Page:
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Connecticut River Valley, New England, United States

Sunday, March 6, 2011


"If you would not be forgotten, as soon as you are dead and rotten, either write things worthy reading or do things worth the writing." Benjamin Franklin

I don't know if I'm doing either but we are surely doing things that are incredibly wonderful--or seeing things that are. We took it easy into Holbrook, Az yesterday afternoon and had a leisurely day exploring the Painted Desert and the Petrified Forest today.

I'm in awe of both the Desert and my photos of it--they look like watercolor paintings and that is exactly what it looks like. Unfortunately, though it was to have been sunny and in the high 60's today only the temperature was accurately predicted--reaching 67 at the highest. The winds, however, made it feel much cooler than that.

The Petrified Forest was as my Dad described it to us when we were kids--actually so was the Desert. What ever happened to the piece of petrified wood he had back then? I was always fascinated with it. The wood is plentiful in the area outside the park and when he took rte 66 West in the '30's the land wasn't fenced off the way it is now. So it was easy to pick up pieces all along the road. There are plenty of tourist traps in which you can buy pieces now. Unfortunately, almost all are polished smooth and I think lose the whole character of the rock.

The first stop in the Petrified Forest is the Puerco Pueblo where I caught a raven in flight--notice that his legs are down for landing but the thermals had to be overcome for the landing to happen--quite a wind these guys had to deal with!

At Newspaper Rock I forwent--is that a word???- looking at the daily reports, since as you can see it required the use of scopes looking straight down. Vertigo makes such an activity painful, hence I missed all the news that was fit to print back in the 1200's!

The road turned among wonderful cones of blues, purples and grays in formations called Tepees!

Blue Mesa was absolutely beautiful with the log falls and logs lying on the top of the hills. They look so real and the chunks look as though they were just cut with a two man saw and were awaiting splitting.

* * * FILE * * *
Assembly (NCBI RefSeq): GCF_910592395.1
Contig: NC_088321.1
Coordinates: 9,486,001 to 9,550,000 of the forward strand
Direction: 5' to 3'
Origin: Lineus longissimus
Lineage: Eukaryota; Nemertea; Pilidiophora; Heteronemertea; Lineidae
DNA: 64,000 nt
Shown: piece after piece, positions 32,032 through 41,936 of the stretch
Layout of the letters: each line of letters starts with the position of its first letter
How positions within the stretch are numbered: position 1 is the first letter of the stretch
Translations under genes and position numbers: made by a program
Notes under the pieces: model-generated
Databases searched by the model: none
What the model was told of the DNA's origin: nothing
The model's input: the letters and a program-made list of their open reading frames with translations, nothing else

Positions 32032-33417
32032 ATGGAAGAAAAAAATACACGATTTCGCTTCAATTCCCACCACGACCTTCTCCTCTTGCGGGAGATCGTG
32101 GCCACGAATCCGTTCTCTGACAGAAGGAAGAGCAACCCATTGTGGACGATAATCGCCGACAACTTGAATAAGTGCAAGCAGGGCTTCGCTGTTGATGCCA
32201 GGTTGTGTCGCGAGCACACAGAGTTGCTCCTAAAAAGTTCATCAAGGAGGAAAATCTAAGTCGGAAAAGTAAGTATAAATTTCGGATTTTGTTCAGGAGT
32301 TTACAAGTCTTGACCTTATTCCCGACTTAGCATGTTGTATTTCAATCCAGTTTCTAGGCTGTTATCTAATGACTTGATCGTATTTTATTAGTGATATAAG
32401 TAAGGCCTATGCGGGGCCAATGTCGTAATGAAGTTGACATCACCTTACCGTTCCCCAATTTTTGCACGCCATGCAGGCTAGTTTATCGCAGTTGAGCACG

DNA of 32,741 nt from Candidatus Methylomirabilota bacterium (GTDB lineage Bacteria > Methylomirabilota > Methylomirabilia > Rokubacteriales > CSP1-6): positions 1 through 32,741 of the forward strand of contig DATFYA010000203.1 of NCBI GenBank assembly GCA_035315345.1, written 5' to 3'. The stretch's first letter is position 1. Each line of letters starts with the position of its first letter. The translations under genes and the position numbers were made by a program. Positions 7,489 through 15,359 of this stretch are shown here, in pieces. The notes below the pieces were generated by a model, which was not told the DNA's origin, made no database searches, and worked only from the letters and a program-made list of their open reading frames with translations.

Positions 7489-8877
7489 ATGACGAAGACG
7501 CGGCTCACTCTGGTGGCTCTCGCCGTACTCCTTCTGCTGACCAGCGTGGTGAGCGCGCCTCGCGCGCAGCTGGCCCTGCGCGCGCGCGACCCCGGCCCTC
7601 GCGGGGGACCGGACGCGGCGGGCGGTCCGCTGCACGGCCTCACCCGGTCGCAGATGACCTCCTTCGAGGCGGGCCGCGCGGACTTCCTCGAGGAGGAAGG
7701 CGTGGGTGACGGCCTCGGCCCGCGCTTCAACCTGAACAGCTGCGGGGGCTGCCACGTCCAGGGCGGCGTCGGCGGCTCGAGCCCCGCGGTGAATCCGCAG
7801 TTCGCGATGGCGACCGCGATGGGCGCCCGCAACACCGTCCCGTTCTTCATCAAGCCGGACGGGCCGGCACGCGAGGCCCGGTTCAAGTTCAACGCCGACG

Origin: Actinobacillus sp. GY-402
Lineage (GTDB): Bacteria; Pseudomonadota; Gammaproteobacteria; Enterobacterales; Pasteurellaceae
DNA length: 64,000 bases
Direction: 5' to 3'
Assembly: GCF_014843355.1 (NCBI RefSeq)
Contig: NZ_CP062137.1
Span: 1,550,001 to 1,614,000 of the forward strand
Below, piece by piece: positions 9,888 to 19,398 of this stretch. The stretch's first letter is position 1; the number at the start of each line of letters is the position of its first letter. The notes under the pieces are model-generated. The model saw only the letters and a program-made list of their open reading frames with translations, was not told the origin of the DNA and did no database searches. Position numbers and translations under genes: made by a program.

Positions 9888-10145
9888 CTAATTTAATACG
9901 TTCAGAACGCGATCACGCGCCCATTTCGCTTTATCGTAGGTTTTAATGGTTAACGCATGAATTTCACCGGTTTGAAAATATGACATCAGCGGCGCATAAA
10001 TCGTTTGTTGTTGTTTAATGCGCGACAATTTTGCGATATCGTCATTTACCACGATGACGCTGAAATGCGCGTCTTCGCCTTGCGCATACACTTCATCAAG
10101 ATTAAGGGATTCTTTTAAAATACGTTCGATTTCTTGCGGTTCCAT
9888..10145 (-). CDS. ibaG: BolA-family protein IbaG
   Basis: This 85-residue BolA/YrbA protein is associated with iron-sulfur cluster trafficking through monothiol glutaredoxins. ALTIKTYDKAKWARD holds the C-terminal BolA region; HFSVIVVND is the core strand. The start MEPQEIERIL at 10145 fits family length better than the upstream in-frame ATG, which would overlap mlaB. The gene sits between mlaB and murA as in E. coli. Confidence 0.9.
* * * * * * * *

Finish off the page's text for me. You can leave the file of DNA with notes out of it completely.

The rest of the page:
At the Agate Bridge we encountered our second pair of Ravens. It is apparently mating season. I sat in the car and watched the male groom and preen the female while she stood perfectly still enjoying the pampering. Then they flew into the parking lot and begged. A couple from Minnesota fed them a banana and I shared my getting stale Breton crackers. They seemed quite happy with this snack. The female even managed to carry a whole cracker--which is at least three inches in diameter away and return for more immediately. Then when the next cracker broke into pieces she got all three in her beak somehow and flew off to eat it.

At Jasper Forest you look into the valley into which erosion of the bluff ,on which you stand, has scattered petrified logs.

And then, after three hours and 26 miles, we were once more on the golden prairie from which there is no evidence of the fantastic landscape just a few miles to the East. The sky had become rather picturesque as well. We returned to Holbrook and again took pictures of another town passed by when I 40 replaced old 66 which still runs through town. I have to find the WigWam Motel before we leave--a Rte 66 land mark. But for now I have to decide if I want to go next door and eat awful Tex-Mex or finish my Applebee's salad. Decisions, decisions!

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